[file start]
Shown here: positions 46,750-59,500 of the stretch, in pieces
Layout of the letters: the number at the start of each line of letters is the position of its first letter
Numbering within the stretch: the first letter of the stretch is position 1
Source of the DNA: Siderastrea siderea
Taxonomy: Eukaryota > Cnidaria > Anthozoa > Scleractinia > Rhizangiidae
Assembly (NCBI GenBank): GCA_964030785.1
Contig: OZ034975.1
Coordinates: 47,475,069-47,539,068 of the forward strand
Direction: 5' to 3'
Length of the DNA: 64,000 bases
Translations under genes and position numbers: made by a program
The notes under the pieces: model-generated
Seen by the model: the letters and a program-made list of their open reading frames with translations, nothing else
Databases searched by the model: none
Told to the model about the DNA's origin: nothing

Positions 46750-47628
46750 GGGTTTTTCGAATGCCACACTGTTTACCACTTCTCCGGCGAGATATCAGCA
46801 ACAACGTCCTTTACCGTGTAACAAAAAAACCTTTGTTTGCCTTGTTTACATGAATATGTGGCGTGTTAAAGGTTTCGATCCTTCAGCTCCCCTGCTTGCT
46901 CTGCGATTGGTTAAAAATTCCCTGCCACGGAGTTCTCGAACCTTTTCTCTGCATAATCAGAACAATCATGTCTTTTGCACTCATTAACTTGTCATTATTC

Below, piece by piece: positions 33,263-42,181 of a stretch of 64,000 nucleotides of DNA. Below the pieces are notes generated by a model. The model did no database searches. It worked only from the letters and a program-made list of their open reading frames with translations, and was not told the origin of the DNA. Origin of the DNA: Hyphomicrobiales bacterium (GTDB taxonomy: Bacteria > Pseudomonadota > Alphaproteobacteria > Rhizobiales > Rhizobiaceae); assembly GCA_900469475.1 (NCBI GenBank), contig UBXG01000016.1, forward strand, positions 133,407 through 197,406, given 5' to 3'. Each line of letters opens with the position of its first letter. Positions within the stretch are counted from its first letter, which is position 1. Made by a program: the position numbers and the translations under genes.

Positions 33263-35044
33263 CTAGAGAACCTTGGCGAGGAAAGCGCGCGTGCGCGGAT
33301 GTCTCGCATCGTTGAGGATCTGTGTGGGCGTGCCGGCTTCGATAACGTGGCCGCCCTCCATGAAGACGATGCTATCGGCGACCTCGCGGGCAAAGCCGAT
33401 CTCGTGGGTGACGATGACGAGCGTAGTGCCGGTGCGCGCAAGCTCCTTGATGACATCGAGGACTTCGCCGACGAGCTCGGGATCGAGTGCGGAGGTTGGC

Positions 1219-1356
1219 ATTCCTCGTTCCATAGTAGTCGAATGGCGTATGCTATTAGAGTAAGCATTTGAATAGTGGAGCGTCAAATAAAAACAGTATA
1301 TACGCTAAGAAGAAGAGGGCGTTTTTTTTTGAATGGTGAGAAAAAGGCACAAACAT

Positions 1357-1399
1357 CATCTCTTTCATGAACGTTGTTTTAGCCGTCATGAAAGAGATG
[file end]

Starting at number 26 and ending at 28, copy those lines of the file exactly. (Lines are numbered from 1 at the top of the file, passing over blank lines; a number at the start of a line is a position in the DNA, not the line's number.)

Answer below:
1219 ATTCCTCGTTCCATAGTAGTCGAATGGCGTATGCTATTAGAGTAAGCATTTGAATAGTGGAGCGTCAAATAAAAACAGTATA
1301 TACGCTAAGAAGAAGAGGGCGTTTTTTTTTGAATGGTGAGAAAAAGGCACAAACAT

Positions 1357-1399